Why you should not drink from Plastic Bottled Water

micro plastic in bottled water

 

"Exposure to BPA is a concern because of possible health effects of BPA on the brain and prostate gland of fetuses, infants and children."

The worlds’ yearly plastic production is 300 Million tons of which only 14% are recycled!

A lot of the unrecycled materials gets into oceans, lakes, and rivers and finally – as microplastics - into our food chain and drinking water.

Individual countries, cities and supermarket chains already started to ban plastic bags and straws. Some places like San Francisco and Toronto started to stop using plastic bottles for drinking water and carbonated drinks. This trend is unstoppable and growing. But what about microplastics which already floats in the oceans and rivers?

Based on definition, microplastics are smaller than 5mm in size.

Regardless of its tiny size, researchers successfully found microplastics in the ice of the arctic, and millions of tons of microplastic in the Atlantic. In the upper water layers of the first 200 meters alone, there are an estimated12 to 21 million tons of waste. (According to researchers at the National Oceanography Center (NOC) in Great Britain and published in the journal Nature Communications)

So far it is not clear how and whether microplastics are harmful to humans. "It could be that we eliminate it again, but the research is still in its infancy," says the expert.

On the other hand, it is unhealthy if other substances are added to the plastic, such as bisphenol A (BPA). BPA is an industrial chemical that has been used to make certain plastics and resins since the 1960s. BPA is found in polycarbonate plastics and epoxy resins. Some research has shown that BPA can seep into food or beverages from containers that are made with BPA. Exposure to BPA is a concern because of possible health effects of BPA on the brain and prostate gland of fetuses, infants and children.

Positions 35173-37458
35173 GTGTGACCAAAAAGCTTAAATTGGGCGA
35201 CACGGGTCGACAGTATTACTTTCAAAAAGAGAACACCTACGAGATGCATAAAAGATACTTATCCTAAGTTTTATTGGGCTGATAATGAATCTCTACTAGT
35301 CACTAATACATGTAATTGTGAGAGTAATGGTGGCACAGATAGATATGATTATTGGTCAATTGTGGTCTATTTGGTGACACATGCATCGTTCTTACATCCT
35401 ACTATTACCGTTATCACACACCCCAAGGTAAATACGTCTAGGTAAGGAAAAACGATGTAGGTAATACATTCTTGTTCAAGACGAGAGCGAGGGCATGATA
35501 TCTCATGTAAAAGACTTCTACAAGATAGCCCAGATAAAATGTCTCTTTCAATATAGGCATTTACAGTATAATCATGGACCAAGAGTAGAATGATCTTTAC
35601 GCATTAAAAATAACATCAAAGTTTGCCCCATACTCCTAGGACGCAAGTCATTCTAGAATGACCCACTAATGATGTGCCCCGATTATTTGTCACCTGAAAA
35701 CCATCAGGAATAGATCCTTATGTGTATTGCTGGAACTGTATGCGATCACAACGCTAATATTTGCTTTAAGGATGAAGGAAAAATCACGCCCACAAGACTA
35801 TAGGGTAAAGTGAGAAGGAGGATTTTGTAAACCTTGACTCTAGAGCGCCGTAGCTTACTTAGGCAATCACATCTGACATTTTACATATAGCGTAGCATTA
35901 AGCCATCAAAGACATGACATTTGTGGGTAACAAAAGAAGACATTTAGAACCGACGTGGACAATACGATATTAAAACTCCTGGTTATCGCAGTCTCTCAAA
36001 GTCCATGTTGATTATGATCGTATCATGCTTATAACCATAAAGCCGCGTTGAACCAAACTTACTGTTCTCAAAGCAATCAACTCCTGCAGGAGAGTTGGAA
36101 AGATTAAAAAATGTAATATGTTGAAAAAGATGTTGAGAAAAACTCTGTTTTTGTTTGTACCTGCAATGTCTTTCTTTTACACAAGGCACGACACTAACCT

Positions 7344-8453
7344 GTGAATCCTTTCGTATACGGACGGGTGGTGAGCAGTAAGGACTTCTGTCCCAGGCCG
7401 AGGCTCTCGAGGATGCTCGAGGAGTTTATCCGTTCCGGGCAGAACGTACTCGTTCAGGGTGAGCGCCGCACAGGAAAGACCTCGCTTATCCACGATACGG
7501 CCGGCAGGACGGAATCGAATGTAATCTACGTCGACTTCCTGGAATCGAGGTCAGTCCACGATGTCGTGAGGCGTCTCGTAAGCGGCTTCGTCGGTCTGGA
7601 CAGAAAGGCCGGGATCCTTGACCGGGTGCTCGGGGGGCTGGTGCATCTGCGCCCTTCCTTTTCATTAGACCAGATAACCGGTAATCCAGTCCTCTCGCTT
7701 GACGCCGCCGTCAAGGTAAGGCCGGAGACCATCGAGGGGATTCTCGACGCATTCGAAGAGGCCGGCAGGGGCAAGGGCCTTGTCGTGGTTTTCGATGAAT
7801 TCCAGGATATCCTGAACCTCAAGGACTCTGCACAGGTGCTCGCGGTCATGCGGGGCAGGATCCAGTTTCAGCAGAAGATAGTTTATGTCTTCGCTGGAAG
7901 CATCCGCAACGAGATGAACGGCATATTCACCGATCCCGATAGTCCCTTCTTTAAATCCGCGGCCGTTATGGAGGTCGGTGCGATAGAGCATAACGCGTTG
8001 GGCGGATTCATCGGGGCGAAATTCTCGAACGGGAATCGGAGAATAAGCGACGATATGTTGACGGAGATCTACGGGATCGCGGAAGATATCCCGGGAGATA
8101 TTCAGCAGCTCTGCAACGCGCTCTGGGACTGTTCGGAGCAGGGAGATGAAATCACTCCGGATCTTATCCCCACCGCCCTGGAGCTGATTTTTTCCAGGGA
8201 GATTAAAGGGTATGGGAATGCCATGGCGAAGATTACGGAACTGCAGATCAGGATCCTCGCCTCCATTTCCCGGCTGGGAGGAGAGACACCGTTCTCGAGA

In January 2011, the European Commission prohibited the use of BPA in the manufacture of polycarbonate infant feeding bottles. In February 2018, the EU introduced stricter limits on BPA in food contact materials, derived from the temporary tolerable daily intake set by EFSA in 2015. Until today, BPA is still found in the coating of food cans, beverage cans and many other plastic products. In addition, the tiny plastic particles react like a magnet to pollutants and bind pesticides and other environmental toxins.

It can take generations before we have sustainable solutions and master this challenge. In the meantime, it is easier, safer, and cheaper to protect ourselves as much as possible from microplastics and industrial chemical in drinking water. SWISSPRO ® drinking water systems are equipped with extruded activated carbon filters and 0.2micron ceramic filters. These rid our drinking water of pesticides, chemicals, heavy metals, bacteria etc ……and of course, microplastics.

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